Gearstar had spee’d our Yank torque converter for cruising rather than drag racing, and the new, lower rear gears and lighter-than-expected vehicle weight conspired to reduce load on the converter and therefore reduced stall speed. Between that and rear brakes that wouldn’t hold power still on the starting line, we’ve got a perfect bench-racing excuse for poor launches. Leaving off idle, our best 60-foot time was 1.57 seconds. It should be better, because by the end of the day at Sacramento Raceways, we’d blasted a 10.07-second quarter-mile pass at 134.8 mph four times in a row immediately before the 10.07 pass. This junk’s a bracket racer! To put the performance in perspective, those passes would make the Crusher very competitive in the Street Race Small-Block Naturally Aspirated class at HOT ROD Drag Week. Of course, that’s assuming it could survive Drag Week.
And it could be quicker. Our biggest problem at the track was programming the transmission to shift as close as possible to the 7,100-rpm rev limit that Horace Mast asked us for based on his experience with the stock-style rocker arms. When ordering 4.57s, we’d assumed the car would cross the line in Third, but it turned out, not being able to shift closer to 7,500-rpm found us needing to grab Overdrive just before the finish line. A 4.30 gear would have been better. That, or simply ignoring Mast’s plea for valve train survival, would have gotten us in the 9s.
OR there’s the guaranteed solution: Holley has already shipped us a NOS Fogger dry nitrous system. That, a new converter, and maybe some 3.73 gears should make us dangerous.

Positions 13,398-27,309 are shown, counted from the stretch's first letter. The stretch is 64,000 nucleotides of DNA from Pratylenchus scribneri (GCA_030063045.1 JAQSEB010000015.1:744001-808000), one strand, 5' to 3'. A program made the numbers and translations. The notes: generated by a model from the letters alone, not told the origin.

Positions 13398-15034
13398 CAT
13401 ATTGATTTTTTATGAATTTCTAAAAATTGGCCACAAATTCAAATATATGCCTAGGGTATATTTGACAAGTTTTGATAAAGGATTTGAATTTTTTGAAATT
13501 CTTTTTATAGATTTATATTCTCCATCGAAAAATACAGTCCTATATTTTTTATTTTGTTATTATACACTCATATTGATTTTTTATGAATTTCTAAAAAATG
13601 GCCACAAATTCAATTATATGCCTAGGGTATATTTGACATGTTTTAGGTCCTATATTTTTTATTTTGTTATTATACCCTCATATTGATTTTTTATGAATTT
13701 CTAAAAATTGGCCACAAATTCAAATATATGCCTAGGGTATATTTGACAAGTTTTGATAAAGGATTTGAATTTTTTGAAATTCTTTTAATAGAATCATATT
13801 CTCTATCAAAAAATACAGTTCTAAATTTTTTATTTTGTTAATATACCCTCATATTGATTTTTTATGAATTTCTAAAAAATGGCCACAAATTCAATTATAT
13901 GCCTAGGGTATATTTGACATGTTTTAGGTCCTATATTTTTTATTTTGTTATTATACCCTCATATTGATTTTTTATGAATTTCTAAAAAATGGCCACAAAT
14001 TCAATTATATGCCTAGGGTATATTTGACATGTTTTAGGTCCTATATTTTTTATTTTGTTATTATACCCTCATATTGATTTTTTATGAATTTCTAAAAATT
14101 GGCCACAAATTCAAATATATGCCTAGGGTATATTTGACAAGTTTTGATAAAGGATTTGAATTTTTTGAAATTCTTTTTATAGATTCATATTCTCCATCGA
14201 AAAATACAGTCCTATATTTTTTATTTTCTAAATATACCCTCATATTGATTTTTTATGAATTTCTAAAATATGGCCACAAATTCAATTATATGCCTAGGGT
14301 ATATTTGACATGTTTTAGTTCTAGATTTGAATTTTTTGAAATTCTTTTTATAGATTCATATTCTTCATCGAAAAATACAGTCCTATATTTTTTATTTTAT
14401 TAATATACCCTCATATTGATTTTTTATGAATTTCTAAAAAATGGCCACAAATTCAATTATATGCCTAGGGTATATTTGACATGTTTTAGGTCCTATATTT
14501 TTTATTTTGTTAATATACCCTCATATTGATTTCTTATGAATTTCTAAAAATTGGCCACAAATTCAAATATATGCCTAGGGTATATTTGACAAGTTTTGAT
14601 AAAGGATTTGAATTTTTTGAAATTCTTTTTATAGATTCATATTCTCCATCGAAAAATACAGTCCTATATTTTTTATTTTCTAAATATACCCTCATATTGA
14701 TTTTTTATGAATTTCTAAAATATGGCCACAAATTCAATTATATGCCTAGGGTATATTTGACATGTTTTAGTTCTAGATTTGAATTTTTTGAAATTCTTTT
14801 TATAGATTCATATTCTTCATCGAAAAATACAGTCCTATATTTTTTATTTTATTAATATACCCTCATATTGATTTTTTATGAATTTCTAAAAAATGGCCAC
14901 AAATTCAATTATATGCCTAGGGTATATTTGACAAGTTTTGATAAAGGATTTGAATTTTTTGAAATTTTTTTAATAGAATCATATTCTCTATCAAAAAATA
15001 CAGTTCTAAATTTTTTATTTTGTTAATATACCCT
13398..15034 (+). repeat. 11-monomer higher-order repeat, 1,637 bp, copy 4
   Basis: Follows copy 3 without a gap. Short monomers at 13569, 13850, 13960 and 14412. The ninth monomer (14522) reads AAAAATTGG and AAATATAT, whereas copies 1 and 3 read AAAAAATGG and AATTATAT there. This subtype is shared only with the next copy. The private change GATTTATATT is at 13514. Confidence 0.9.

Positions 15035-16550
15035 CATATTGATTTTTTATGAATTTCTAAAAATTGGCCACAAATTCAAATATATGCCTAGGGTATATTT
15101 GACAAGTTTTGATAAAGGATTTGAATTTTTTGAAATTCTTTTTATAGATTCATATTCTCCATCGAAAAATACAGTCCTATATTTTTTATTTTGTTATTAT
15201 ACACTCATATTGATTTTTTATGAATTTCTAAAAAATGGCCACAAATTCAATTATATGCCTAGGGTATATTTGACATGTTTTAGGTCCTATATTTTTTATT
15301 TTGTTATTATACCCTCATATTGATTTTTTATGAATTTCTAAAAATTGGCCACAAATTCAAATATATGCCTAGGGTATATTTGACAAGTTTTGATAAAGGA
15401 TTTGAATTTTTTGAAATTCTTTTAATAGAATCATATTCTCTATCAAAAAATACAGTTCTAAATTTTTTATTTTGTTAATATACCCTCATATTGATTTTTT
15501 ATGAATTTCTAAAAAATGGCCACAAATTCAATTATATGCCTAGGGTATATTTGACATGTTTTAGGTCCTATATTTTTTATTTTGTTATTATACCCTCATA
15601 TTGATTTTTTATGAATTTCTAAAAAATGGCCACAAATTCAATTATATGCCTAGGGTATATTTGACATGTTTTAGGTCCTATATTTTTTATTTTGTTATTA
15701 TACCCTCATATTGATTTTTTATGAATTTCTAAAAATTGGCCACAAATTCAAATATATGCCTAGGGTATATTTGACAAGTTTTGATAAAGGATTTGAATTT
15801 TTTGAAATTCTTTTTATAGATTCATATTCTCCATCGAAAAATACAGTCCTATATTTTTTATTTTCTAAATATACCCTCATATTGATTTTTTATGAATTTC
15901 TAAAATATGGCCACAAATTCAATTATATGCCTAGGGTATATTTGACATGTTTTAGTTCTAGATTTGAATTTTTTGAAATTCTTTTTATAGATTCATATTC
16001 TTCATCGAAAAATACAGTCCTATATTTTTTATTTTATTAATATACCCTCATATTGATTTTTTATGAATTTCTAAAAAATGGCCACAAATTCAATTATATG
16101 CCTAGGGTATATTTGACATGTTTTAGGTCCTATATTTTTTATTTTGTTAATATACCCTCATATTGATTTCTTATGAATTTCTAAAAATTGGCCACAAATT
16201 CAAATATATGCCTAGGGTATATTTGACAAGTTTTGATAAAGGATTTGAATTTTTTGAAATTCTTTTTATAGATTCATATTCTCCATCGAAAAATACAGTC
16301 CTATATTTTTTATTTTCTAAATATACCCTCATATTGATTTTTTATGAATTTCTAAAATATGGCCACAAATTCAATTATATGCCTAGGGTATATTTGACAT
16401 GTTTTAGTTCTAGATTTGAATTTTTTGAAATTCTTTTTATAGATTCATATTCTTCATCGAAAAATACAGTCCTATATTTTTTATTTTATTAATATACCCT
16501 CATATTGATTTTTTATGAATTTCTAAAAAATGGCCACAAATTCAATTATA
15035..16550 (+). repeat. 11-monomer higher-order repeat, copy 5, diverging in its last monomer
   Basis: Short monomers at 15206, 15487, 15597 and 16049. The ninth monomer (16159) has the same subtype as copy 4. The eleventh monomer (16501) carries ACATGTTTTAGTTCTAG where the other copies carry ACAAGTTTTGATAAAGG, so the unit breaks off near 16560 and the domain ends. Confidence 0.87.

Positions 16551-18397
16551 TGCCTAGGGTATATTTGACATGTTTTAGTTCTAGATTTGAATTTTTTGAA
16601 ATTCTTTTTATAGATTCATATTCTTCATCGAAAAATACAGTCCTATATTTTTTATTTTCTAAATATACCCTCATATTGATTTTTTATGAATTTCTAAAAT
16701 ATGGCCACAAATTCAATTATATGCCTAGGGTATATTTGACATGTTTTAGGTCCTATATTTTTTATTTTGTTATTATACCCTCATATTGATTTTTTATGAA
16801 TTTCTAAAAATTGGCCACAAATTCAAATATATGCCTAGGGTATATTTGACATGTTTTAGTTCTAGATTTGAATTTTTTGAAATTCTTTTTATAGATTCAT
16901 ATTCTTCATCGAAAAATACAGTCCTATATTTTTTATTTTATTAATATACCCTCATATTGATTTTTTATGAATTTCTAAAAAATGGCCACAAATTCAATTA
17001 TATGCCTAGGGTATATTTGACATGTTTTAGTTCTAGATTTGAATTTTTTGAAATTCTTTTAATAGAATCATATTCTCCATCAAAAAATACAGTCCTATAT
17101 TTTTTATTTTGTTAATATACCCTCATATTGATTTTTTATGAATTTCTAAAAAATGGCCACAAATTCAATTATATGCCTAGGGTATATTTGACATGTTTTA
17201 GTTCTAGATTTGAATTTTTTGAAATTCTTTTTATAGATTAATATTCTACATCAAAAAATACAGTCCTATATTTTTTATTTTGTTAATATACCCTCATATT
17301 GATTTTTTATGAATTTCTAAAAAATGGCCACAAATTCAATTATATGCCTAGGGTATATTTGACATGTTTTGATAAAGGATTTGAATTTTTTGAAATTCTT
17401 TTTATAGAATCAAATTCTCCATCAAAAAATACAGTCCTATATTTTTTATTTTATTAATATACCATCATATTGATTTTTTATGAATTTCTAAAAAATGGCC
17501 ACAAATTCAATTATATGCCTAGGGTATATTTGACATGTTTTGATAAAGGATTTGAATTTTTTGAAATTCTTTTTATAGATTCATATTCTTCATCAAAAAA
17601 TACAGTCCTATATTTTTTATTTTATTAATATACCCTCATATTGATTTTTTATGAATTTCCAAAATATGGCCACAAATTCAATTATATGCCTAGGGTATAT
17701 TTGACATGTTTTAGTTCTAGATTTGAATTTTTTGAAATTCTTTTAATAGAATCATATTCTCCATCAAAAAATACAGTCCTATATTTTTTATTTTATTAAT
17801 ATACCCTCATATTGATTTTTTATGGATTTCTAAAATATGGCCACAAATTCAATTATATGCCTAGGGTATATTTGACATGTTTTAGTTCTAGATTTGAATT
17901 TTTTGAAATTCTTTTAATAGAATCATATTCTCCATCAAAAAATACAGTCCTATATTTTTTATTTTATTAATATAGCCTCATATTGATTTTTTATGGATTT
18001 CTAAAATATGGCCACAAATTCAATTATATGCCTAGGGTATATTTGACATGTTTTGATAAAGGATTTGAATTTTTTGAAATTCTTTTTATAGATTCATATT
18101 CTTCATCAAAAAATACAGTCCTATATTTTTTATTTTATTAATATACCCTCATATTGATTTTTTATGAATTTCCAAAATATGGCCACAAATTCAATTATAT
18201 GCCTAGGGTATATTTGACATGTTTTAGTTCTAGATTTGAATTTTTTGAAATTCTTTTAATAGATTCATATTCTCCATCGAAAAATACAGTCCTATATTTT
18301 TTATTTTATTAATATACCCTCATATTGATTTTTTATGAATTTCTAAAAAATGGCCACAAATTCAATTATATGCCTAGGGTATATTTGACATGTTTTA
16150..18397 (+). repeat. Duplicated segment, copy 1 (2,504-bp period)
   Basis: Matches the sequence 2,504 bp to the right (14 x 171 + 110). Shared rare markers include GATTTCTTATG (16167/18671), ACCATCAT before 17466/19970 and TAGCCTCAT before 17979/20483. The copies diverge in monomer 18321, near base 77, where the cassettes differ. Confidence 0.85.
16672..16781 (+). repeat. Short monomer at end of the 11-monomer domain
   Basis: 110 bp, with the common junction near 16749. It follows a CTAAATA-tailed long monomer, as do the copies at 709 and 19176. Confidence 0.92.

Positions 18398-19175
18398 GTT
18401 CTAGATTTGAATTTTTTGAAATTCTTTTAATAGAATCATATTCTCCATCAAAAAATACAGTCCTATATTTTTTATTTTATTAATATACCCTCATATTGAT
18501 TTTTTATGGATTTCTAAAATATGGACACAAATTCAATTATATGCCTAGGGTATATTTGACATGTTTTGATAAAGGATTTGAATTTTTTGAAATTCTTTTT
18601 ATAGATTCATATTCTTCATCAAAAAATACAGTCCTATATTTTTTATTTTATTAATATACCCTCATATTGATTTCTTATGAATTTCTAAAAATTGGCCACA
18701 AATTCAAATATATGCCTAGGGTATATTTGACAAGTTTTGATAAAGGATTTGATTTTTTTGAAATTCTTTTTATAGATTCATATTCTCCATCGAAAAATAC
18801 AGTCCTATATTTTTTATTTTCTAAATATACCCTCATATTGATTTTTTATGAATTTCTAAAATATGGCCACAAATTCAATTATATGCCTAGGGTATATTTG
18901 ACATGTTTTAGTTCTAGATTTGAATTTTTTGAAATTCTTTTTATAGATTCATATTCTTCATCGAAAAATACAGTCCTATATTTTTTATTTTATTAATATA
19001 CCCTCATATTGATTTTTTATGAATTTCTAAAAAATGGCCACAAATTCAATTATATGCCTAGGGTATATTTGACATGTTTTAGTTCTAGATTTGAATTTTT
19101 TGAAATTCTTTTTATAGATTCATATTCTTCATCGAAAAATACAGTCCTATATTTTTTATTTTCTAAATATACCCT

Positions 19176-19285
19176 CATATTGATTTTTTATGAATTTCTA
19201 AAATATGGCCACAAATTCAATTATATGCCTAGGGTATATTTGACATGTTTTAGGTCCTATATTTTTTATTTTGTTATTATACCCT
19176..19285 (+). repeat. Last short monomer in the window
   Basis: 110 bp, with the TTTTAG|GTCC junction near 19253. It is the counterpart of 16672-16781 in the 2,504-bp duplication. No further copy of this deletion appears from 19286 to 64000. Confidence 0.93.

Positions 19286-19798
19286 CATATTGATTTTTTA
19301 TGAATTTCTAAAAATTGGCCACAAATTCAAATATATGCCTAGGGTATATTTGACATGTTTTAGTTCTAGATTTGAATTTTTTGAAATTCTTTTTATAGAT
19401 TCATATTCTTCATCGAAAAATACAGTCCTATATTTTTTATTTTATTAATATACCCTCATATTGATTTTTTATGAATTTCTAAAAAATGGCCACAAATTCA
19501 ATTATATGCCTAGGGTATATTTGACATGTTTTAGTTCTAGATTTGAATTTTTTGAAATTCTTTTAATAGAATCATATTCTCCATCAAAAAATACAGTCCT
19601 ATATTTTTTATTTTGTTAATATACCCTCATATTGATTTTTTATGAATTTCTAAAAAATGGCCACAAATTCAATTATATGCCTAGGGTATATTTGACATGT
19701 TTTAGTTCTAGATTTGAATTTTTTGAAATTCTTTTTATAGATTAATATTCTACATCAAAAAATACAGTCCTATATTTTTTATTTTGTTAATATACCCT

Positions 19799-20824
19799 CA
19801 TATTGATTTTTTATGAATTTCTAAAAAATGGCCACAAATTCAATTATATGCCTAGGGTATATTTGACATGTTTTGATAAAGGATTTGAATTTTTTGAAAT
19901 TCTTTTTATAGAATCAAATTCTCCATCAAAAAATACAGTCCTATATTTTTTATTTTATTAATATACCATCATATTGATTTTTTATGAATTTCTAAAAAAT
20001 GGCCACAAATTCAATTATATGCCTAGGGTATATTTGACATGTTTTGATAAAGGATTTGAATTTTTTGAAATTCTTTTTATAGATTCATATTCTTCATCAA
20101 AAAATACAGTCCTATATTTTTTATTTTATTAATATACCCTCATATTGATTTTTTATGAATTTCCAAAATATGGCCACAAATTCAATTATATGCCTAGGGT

First, let’s make it clear that this was no apples-to-oranges compare, and that we certainly could have geared and boosted the blown Rat to probably be just as quick as the LS7.Given.
Instead, what’s at stake here is a philosophical dilemma that makes us uneasy about our personal choices. As we wrote earlier, it’s a war of the worlds – one where cars need to look cool and violent and rumpity to go fast, and another where there’s some more sophistication at the cost of style. It’s that simple. The Crusher had far more character and memorable impact with the street-machine look and the giant huffer. With the LS7 and EFI, there’s no denying that every aspect of the car is more drivable. It also hauls ass. But it does so with today’s most predictable engine that doesn’t look anywhere near as cool, and while we haven’t done the exact math, the LS7 and the EFI probably cost $7500 more than the comparative low-buck big-block with is questionable cast crank and stone-and-chisel technology. The LS&’s 100 percent improvement in gas mileage will virtually never make up for that. But the EFI is such an impressive lifestyle change that we’d choose it every time as a fantastic man-toy – if we could afford it.
So what do you pick? Street-machine-style or high-tech performance? We want both, but the call comes down to this: going fast is lookin’ good. And we want to go faster.